National First-Generation College Student Celebration Being First-Generation is beautiful and provides a unique perspective, and our department is teeming with first-generation students and faculty. To showcase this personally, we wanted to feature one of our students’ thoughts. Shelly Pate is a Graduate Research Assistant who is working on her Masters with a concentration in Plant Pathology and is currently stationed at the West TN Research & Education Center. She is also a First-Generation College Student and wanted to share her experience: As an only child, I have always received an abundant amount of love, support, and guidance. However, when the time came to start applying to colleges as an undergraduate, I realized something was starting to become a little different.…

A grandpa panicking as a rose-haired tarantula climbs atop his head, while his granddaughter stares at him with curiosity

Ag Day 2019

The Department of Entomology & Plant Pathology Crawling to the Top at Ag Day Every year, the University of Tennessee’s Institute of Agriculture hosts an event that encompasses agriculture, tailgating, and Big Orange spirit. While Ag Day includes many departments, none of them quite leave the same impression as ours does. The photo above has Rosie, Dr. Grant’s rose-haired tarantula, trying to get a peek at the festivities. Check out the other photos to see our team represent UT spirit:  

EPP Graduate Student Honored as Tennessee Doctoral Fellow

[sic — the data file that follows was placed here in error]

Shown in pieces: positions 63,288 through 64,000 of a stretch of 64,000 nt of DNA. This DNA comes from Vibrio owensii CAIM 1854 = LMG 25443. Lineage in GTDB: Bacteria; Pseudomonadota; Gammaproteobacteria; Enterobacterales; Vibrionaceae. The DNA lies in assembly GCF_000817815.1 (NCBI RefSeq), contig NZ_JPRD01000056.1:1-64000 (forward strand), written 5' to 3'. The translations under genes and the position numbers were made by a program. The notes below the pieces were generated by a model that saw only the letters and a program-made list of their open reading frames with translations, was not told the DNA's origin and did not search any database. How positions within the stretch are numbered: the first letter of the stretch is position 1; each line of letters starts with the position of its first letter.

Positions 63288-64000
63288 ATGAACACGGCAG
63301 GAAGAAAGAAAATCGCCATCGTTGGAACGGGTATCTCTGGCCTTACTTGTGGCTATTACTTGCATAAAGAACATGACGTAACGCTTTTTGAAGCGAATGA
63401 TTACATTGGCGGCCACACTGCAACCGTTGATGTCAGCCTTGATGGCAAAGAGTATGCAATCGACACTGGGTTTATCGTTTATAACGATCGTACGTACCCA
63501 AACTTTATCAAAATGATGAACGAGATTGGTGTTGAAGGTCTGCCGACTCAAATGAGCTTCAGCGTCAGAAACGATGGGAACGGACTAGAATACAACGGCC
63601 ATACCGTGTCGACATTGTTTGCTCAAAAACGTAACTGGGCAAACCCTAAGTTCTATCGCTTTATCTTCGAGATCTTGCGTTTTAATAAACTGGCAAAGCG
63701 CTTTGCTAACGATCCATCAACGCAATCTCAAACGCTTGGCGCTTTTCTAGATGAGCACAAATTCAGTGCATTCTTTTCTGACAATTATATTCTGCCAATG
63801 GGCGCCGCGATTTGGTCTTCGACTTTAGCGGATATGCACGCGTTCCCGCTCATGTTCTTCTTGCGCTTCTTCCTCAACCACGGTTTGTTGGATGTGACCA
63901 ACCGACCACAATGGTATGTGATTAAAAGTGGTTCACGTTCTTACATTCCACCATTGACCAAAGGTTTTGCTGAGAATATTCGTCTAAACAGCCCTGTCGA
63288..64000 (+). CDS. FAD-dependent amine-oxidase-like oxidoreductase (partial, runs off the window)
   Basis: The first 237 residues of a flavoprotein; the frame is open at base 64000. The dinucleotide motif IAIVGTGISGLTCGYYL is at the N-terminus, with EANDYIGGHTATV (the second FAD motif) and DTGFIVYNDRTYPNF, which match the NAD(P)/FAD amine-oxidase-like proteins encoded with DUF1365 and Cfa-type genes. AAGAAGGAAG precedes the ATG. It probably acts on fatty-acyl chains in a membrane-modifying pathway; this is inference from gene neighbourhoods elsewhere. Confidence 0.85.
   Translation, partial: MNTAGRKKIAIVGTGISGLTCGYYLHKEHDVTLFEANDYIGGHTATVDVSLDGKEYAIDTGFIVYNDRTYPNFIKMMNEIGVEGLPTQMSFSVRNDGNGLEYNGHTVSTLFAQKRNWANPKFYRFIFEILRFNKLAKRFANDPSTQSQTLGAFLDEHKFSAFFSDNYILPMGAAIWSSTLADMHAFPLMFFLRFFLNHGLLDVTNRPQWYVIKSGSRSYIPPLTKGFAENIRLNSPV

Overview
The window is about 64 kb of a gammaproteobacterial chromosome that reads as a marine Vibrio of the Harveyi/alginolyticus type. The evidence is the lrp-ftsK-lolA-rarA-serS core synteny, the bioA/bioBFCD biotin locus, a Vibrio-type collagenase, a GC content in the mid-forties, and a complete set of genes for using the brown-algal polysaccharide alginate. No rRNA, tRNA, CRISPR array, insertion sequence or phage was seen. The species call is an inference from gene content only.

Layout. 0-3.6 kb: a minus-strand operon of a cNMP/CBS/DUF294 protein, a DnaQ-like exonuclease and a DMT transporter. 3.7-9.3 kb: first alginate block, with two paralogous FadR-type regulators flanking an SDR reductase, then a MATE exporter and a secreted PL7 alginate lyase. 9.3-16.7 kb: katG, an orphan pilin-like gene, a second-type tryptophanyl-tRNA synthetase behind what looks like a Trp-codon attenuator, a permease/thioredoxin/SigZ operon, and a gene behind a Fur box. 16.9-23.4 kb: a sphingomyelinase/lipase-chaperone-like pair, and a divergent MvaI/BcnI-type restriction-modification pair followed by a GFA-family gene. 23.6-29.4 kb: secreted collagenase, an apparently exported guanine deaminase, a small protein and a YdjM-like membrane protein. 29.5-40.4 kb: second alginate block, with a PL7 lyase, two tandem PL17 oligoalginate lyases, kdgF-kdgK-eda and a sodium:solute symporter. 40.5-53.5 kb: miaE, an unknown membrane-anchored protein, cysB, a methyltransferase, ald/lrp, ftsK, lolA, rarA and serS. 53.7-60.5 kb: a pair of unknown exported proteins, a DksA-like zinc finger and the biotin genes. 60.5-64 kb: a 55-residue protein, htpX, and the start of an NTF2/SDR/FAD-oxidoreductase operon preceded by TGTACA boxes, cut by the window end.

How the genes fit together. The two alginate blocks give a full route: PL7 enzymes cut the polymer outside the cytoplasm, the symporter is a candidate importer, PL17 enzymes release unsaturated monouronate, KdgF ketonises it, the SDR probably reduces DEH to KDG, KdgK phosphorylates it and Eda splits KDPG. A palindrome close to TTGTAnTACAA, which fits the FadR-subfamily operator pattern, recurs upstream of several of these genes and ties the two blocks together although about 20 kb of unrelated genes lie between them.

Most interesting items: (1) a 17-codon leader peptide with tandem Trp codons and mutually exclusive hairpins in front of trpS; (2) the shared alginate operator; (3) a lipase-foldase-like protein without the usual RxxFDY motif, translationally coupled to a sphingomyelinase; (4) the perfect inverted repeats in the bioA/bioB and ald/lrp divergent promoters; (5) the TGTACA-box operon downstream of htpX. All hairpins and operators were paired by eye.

Julian Cosner, a Ph.D. student in EPP, is one of five PhD students recently honored as Tennessee Doctoral Fellows. Tennessee Doctoral Fellows are chosen every three years; this is only the second group of fellows at UT. The fellowships are funded by the Tennessee Higher Education Commission and UT’s Graduate School. Congratulations, Julian! For more information, please see UT News here.

Nourolah Soltani receives the Myron K. Brakke Student Travel Award from APS

The American Phytopathological Society (APS) announces that Nourolah Soltani received the Myron K. Brakke Student Travel Award to supports his travel to the APS meeting in Cleveland, OH. Mr. Soltani was also awarded support for travel from the Plant Research Center and the Graduate Student Senate. At the meeting, he will present two posters on the quinoa-Cucumber mosaic virus interaction.

Nourolah Soltani Poster Featured in Pendergrass Library

The poster created by Nourolah Soltani was chosen for display by Pendergrass Library as an example of the #betterposter approach. Research on the impact of infection of quinoa by Cucumber mosaic virus on expression of genes regulating terpene biosynthesis is described in the poster. Nourolah will present the poster at the American Phytopathological Society meeting in Cleveland (Aug. 3- 7). Dr. Meg Staton, and Dr. Kimberly Gwinn are also authors on the poster.

Dr. Russo Awarded Early Career Robert May Prize from British Ecological Society

The Methods in Ecology and Evolution (MEE) Robert May early career researcher award is named after Lord May, from the University of Oxford. The prize is awarded annually to the best paper submitted by an early career author at the start of their research career. The winning paper: Laura Russo, Adam D. Miller, John Tooker et al. Quantitative evolutionary patterns in bipartite networks: Vicariance, phylogenetic tracking or diffuse co-evolution? Methods Ecol Evol 2018, 9:3. DOI: 10.1111/2041-210X.12914   Here is excerpt from BSE: Dr. Laura Russo led work to develop a framework that can incorporate species traits or behaviours to investigate diffuse evolutionary patterns within ecological communities, using plant-pollinator interactions as a case study. The study of interactions and their impacts…